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On some points in the innervation of the mammalian heart by Bayliss, William Maddock Sir

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Published by s.n.] in [London .
Written in English


  • Heart, innervation

Book details:

Edition Notes

Statementby W.M. Bayliss and Ernest H. Starling
ContributionsStarling, Ernest Henry, 1866-1927, Royal College of Surgeons of England
The Physical Object
Paginationp. 408-418, [1] folded plate :
Number of Pages418
ID Numbers
Open LibraryOL26266570M

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Full text Full text is available as a scanned copy of the original print version. Get a printable copy (PDF file) of the complete article (M), or click on a page image below to browse page by page. Links to PubMed are also available for Selected by:   On some Points in the Innervation of the Mammalian Heart. On some Points in the Innervation of the Mammalian Heart. Bayliss WM, Starling EH. The Journal of Physiology, 01 Jul , 13(5): DOI: /jphysiolsp PMID: Share this article Share with Cited by: The origin and cytodifferentiation of heart muscle cells, innervation of the sino-atrial node, and ultrastructure of the sympathetic cervical ganglion are also deliberated. This volume is a good source for biologists and students researching on the ultrastructure of the mammalian heart. On some Points in the Innervation of the Mammalian Heart. Article. Aug ; W M Bayliss published an influential set of experiments on the autonomic regulation of mammalian heart function.

10 Anatomy of the Mammalian Heart I. Introduction II. Cardiac Valves III. Variation in Heart Size and Form IV. Pericardium V. The Heart Wall and Myocardium VI. Chambers of the Heart VII. Blood Supply of the Heart VIII. Cardiac Innervation References 11 The Anatomy of the Human Pericardium and Heart I. Introduction II. Projection of the Heart on. Noradrenaline (NA) and acetylcholine (ACh) are the predominant “classical” transmitters utilized by the mammalian heart. Nevertheless, many other types of neurotransmitter or neuromodulator have been localized to cardiac nerves, many of which, but not all, have been found to coexist with either NA or ACh in the same nerve fibers. Bayliss WM, Starling EH. On some Points in the Innervation of the Mammalian Heart. J Physiol. Jul; 13 (5)– [PMC free article] Bayliss WM, Starling EH. Observations on Venous Pressures and their Relationship to Capillary Pressures. J Physiol. Apr 17; 16 ()– [PMC free article] Bayliss WM, Starling EH.   The innervation of the heart refers to the network of nerves that are responsible for the functioning of the heart is innervated by sympathetic and parasympathetic fibres from the autonomic branch of the peripheral nervous system.. The network of nerves supplying the heart is called the cardiac receives contributions from the right and left vagus nerves, as well as.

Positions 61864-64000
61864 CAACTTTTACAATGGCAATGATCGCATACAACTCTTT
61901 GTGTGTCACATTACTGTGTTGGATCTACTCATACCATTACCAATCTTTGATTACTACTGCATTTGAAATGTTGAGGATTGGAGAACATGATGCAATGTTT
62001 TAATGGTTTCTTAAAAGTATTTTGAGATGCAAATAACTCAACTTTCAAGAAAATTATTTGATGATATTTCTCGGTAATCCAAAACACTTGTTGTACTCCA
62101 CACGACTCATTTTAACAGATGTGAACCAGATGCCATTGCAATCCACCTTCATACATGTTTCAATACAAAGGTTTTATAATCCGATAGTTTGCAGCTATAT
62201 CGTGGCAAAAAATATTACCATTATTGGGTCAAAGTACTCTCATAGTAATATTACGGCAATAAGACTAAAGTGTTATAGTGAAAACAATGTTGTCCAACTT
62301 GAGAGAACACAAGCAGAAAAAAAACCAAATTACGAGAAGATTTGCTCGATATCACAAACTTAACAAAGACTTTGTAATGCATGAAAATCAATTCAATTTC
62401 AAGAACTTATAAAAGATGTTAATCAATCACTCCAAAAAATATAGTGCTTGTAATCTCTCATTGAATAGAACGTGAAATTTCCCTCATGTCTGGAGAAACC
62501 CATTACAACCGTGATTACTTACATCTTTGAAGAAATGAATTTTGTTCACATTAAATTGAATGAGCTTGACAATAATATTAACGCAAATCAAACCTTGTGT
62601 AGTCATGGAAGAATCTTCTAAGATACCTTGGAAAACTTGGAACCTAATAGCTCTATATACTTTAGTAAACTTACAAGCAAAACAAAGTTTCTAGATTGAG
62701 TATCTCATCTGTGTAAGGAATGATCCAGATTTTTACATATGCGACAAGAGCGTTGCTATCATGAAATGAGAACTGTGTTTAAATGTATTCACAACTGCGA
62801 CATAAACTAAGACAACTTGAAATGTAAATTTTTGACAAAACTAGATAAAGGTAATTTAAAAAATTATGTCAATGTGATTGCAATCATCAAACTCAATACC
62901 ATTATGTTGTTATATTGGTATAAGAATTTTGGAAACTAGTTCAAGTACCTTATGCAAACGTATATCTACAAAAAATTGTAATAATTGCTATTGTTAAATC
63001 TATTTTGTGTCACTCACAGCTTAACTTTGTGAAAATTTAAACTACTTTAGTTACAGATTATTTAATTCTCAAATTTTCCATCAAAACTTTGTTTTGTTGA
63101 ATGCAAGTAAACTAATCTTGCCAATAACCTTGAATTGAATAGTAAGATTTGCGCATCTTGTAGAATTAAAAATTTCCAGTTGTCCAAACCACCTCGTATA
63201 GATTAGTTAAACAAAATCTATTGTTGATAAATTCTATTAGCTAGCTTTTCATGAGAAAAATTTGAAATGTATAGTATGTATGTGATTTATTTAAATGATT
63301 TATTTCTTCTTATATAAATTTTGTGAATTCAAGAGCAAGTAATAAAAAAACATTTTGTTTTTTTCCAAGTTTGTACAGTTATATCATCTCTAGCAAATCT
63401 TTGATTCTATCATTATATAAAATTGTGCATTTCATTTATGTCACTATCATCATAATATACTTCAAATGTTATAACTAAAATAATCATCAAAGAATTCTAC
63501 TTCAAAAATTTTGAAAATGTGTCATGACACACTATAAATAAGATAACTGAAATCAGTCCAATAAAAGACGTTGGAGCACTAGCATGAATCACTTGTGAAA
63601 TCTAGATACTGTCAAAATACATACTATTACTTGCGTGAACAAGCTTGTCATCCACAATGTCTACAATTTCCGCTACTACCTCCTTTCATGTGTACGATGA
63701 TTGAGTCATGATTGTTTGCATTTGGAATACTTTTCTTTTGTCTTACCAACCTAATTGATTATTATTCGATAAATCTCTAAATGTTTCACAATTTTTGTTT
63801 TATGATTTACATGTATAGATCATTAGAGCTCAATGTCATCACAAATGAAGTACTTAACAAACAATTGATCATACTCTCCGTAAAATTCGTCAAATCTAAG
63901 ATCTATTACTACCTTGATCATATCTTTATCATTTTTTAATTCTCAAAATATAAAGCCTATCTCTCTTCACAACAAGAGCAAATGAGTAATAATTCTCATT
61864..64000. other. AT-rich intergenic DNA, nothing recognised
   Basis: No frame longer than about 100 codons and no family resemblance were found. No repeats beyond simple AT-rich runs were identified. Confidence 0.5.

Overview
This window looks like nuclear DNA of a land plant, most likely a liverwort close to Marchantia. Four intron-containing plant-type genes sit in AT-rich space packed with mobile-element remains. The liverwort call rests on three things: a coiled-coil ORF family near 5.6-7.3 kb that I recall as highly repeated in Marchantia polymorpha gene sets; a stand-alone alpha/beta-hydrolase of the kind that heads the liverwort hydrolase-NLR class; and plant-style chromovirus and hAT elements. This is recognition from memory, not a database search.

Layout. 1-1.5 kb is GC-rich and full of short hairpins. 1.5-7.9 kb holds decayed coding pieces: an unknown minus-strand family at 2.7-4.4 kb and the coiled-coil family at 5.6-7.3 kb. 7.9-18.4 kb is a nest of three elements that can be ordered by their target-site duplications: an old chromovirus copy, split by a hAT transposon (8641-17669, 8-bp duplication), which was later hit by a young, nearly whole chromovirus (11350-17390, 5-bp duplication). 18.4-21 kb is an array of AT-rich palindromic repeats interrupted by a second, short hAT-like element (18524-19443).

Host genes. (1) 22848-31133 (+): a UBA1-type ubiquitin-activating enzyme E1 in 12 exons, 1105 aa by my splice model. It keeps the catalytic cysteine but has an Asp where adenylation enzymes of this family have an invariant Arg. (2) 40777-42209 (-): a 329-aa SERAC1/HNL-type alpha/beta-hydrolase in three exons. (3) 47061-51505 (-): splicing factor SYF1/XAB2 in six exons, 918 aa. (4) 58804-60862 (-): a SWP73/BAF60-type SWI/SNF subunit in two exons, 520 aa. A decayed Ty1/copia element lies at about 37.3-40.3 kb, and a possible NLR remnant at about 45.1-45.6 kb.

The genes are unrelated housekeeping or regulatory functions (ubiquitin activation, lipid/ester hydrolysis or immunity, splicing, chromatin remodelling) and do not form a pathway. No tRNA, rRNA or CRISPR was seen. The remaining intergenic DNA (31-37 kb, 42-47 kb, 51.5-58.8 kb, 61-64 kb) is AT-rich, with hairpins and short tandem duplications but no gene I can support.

It also explains the neural control of the avian heart, functional and nonfunctional determinants of mammalian cardiac anatomy, postnatal development of the heart, and anatomy of the mammalian heart. The book concludes with a chapter on the anatomy of the human pericardium and heart.   The heart muscle is asymmetrical as a result of the distance blood must travel in the pulmonary and systemic circuits. Since the right side of the heart sends blood to the pulmonary circuit, it is smaller than the left side, which must send blood out to the whole body in the systemic circuit. In humans, the heart is about the size of a clenched. The heart pumps around litres of blood in a day throughout the body. The heart is situated at the centre of the chest and points slightly towards the left. On average, the heart beats about , times a day, i.e., around 3 billion beats in a lifetime. The average male heart weighs around to grams (10 to 12 ounces). Materials and Procedures: The anatomy of the heart can be studied in detail by using your text, the Interactive Heart from the Franklin Institute, and other on-line resources. 1. Find a diagram of a mammalian heart and learn the parts. A coloring book can be a fun activity. A mammalian heart will be available for dissection in class.